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MAURICE GLASMAN, the flamboyant Labour peer, was among friends in Glasgow on Monday night, where he was addressing a meeting organised by Radical Options for Scotland and Europe (Rose).
Life at home in Stoke Newington was, however, a little more testing, he said.
“I’m an academic, I’m Jewish and I’m from north London. Our social life is effectively over.”
But getting out of the bubble had been worth a three-hour wait at Stansted airport, he said — where he was faced with a choice of “Burger King, Giraffe and Leon” to relieve his hunger.
“All the options overpriced and no way out,” he quipped. “I began to see what staying in the EU would actually be like.
“I couldn’t even smoke.”
KEN MACINTOSH, the Scottish Parliament’s presiding officer, takes a more laissez-faire approach in the chamber than John Bercow.
But on Thursday he seemed infected by the same playful innuendo we hear at Westminster.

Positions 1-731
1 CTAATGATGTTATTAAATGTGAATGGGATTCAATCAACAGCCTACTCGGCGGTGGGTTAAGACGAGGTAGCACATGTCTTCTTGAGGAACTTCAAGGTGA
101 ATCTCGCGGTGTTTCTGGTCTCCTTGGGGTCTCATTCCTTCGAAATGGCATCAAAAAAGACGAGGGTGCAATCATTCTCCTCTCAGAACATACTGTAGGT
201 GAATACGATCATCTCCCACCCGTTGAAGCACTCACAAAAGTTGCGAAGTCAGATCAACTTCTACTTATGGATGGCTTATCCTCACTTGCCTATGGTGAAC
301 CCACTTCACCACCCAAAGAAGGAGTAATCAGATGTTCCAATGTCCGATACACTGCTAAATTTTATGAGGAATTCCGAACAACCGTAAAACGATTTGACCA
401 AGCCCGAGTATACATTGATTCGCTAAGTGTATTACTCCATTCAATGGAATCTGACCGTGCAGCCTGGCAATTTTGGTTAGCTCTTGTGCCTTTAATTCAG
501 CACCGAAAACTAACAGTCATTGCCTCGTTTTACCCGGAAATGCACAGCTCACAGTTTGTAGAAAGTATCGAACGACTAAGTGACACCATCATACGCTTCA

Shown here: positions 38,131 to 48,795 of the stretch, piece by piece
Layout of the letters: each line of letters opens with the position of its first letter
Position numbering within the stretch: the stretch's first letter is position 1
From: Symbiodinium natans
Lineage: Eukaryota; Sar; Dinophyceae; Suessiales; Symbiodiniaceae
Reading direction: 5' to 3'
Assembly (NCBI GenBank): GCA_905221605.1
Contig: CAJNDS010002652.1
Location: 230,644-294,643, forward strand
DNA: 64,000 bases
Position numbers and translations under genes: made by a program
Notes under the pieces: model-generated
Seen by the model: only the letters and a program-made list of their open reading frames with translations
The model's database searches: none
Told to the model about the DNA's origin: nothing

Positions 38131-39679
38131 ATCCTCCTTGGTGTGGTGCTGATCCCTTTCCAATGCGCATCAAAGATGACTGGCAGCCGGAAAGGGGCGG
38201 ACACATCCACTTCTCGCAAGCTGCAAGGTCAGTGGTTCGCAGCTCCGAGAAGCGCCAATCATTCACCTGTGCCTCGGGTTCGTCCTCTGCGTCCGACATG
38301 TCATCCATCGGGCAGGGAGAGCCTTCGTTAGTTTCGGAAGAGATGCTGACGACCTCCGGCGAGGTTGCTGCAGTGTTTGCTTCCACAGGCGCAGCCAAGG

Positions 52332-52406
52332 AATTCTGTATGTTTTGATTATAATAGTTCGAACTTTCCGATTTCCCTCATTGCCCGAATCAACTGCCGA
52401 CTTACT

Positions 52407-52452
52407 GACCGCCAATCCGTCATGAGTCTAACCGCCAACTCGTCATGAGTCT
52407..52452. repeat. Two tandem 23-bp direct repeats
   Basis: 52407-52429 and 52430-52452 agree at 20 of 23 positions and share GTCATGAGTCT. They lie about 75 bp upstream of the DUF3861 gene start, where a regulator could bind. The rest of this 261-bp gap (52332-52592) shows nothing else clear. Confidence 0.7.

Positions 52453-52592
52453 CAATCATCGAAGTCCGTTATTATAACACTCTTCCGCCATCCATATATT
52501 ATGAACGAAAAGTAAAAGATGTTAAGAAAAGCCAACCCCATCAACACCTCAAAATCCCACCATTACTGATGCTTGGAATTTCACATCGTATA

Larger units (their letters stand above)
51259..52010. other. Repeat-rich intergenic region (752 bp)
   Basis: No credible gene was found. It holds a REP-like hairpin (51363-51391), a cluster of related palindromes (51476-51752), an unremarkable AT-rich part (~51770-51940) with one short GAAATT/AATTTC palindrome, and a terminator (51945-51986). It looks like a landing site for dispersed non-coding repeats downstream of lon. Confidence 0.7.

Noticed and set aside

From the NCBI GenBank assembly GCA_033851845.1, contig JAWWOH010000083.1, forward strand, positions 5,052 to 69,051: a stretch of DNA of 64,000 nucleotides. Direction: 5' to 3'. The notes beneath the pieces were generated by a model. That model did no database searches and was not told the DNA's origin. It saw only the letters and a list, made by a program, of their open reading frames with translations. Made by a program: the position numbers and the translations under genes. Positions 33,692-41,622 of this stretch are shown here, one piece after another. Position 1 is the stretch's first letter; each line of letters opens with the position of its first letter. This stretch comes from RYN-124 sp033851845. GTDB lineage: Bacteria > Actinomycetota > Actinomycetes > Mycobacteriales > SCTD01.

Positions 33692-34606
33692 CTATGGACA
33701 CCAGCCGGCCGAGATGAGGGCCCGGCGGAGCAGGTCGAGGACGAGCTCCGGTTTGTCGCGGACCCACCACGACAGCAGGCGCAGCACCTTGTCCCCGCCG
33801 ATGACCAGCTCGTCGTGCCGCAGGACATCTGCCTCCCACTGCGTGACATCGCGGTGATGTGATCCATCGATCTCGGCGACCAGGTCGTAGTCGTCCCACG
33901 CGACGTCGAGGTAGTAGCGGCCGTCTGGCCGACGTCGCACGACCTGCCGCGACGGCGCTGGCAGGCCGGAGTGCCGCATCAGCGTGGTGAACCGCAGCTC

“The questions and answers were too long this afternoon,” he told MSPs after First Minister’s Questions.
“We need to revisit that, please, otherwise I will have to cut off members.”
THE DAILY MIRACLE has continued to cause consternation among Scotland’s commentariat this week, following the fairly standard spectacle of the paper being distributed at Scottish Labour conference.
Tom Harris, the former MP for my own Glasgow South, made a strong pitch for a corporate rebrand — referring to us as “the f***ing Morning f***ing Star,” which has quite a ring to it.
In the Times, Alex Massie thundered: “This is the Labour Party now; an entity whose favoured organ is a newspaper founded by the Communist Party of Great Britain and that still, by and large, adheres to that old-time religion.”
In a letter to the Times yesterday, I reminded Massie that Liz Kendall, Yvette Cooper and former Times restaurant critic Jonathan Meades have all written for the Star in recent years — and perhaps we’re not the ones who are stuck in the cold war.
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